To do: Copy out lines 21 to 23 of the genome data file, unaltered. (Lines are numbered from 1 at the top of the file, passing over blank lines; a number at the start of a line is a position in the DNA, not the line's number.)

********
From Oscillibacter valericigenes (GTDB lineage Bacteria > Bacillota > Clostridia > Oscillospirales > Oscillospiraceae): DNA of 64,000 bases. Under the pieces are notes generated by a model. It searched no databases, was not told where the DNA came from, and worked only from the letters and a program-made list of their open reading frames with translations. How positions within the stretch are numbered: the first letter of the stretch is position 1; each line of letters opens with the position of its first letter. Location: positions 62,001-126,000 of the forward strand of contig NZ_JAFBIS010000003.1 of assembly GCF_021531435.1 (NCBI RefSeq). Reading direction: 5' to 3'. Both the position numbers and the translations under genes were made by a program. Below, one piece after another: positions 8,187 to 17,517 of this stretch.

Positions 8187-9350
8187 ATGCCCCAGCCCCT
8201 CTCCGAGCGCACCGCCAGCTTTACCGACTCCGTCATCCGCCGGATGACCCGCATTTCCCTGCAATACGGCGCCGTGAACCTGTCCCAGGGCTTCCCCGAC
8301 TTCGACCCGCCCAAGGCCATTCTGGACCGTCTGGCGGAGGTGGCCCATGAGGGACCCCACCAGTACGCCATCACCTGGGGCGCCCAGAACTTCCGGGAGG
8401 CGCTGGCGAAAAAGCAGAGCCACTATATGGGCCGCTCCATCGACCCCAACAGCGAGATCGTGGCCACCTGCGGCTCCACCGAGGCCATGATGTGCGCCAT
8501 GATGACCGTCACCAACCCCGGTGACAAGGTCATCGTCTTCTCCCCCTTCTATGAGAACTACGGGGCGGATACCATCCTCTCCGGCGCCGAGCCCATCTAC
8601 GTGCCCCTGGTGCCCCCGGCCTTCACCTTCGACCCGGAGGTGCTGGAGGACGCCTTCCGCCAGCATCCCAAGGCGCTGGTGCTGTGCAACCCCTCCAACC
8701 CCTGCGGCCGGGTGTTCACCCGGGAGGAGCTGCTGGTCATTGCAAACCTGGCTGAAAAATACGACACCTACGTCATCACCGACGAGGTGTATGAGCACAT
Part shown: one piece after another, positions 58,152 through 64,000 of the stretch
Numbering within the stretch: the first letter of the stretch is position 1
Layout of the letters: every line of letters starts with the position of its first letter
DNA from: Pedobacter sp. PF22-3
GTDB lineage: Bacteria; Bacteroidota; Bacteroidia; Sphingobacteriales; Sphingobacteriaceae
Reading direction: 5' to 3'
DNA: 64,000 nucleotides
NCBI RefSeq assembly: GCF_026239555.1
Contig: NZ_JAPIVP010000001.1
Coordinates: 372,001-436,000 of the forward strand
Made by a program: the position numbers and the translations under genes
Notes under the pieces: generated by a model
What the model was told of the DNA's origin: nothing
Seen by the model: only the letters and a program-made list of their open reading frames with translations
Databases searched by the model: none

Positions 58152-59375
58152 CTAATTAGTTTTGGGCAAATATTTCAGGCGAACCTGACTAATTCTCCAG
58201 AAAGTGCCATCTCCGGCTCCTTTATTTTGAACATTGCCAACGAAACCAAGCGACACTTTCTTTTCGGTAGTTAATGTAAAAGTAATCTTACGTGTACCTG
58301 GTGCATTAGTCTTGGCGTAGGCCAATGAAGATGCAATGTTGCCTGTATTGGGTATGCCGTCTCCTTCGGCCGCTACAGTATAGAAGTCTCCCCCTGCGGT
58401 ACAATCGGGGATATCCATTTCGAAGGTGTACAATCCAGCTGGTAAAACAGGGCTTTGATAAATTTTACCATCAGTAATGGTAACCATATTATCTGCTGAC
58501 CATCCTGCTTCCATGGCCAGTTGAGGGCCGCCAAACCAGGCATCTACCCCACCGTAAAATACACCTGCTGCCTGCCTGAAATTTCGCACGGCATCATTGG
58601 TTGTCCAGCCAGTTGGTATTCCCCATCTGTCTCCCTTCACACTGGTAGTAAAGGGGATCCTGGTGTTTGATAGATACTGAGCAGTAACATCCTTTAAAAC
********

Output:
Notes under the pieces: generated by a model
What the model was told of the DNA's origin: nothing
Seen by the model: only the letters and a program-made list of their open reading frames with translations